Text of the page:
I received a copy of this book from bookfun.org for my honest opinion and review.
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Review 7 for All for a Sister, All For a Song Series #3
Overall Rating: 
5 out of 5
5 out of 5

Poignant and Real: I couldn't put it down

Date:July 15, 2014
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Josi
Location:Baker City, OR
Age:35-44
Gender:female
Quality: 
5 out of 5
5 out of 5
Value: 
5 out of 5
5 out of 5
Meets Expectations: 
5 out of 5
5 out of 5
In this deeply layered novel a gradual revelation of truth changes everything for two young women whose lives in the early 1920’s could not have been more different; one grew up pampered, wealthy and free to pursue her dreams while the other was punished for a crime she was never convicted of and then forgotten in a broken penal system. The author’s use of frequent flashback and multiple points-of-view to tell this story had the potential to make it confusing and disjointed but instead succeeded in weaving several storylines hauntingly together.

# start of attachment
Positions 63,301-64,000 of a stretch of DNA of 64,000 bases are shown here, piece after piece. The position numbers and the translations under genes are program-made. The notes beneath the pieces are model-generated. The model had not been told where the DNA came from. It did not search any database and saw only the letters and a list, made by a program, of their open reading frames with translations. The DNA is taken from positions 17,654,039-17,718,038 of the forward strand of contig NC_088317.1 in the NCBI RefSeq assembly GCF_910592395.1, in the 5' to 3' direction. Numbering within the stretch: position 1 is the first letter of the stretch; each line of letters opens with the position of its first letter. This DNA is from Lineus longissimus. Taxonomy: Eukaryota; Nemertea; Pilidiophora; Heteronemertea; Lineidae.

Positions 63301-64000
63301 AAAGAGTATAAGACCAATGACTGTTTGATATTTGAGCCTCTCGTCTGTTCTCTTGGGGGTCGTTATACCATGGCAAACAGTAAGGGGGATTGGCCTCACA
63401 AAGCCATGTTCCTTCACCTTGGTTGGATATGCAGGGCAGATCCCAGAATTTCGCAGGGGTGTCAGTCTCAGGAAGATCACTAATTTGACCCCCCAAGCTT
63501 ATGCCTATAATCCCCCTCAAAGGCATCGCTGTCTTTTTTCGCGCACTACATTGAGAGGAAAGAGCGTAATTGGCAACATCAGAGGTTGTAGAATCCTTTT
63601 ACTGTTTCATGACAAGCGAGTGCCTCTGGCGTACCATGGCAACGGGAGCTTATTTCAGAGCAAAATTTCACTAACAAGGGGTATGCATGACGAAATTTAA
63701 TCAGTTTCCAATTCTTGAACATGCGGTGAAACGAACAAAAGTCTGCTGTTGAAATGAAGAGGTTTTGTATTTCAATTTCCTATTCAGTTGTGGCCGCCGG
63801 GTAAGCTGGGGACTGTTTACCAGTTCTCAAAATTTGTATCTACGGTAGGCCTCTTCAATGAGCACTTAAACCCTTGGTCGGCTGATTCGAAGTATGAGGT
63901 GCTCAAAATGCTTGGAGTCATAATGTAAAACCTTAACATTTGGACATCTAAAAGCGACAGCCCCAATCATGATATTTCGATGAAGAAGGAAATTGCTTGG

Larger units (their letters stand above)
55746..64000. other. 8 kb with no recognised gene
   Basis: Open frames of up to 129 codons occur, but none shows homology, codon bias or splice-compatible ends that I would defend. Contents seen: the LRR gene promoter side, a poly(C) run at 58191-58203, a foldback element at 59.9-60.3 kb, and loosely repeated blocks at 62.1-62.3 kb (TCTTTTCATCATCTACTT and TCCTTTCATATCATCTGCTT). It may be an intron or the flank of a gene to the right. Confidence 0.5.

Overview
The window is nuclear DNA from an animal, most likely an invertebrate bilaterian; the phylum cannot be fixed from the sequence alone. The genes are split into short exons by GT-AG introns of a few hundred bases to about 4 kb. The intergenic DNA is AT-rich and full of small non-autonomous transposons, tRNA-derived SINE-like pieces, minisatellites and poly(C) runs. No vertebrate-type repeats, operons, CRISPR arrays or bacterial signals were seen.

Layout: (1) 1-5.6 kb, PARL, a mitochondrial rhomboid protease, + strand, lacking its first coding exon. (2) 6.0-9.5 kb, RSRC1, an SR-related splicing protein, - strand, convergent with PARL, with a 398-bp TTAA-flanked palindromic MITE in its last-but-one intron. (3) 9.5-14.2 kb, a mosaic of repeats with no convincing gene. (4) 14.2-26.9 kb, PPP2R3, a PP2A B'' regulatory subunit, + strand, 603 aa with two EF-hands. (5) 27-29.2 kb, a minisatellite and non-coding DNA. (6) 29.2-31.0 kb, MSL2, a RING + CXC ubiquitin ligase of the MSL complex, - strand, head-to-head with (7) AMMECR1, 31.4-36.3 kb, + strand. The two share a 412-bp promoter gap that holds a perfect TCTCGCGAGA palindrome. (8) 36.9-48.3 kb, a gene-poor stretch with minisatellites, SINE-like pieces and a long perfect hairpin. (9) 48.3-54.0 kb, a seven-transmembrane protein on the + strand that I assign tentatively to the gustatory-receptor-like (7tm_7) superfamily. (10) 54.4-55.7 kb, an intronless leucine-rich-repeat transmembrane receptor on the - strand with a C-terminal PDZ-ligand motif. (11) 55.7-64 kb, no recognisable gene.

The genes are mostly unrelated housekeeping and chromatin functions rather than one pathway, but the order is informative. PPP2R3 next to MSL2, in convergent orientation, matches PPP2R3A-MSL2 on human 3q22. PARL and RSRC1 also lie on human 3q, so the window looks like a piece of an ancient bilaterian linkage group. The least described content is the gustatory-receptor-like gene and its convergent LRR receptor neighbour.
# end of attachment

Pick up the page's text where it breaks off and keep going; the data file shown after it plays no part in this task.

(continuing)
And haunting is the word that comes to mind because this novel evokes such a strong sense of poignant reality. The family fractured by selfishness, lust and ambition is a family we’ve known. The sadness of a life wasted in bitterness and unforgiveness is something we’ve observed. The victim of injustice and corruption is someone we’ve grieved for. But just as we’ve experienced tragedy first-hand, we’ve also experienced hope, and author Allison Pittman brings to this book an equally well-developed sense of wonder and discovery, faith and forgiveness. “All for a Sister” is a story so well-written that you will feel you’re there and you won’t want to put it put down.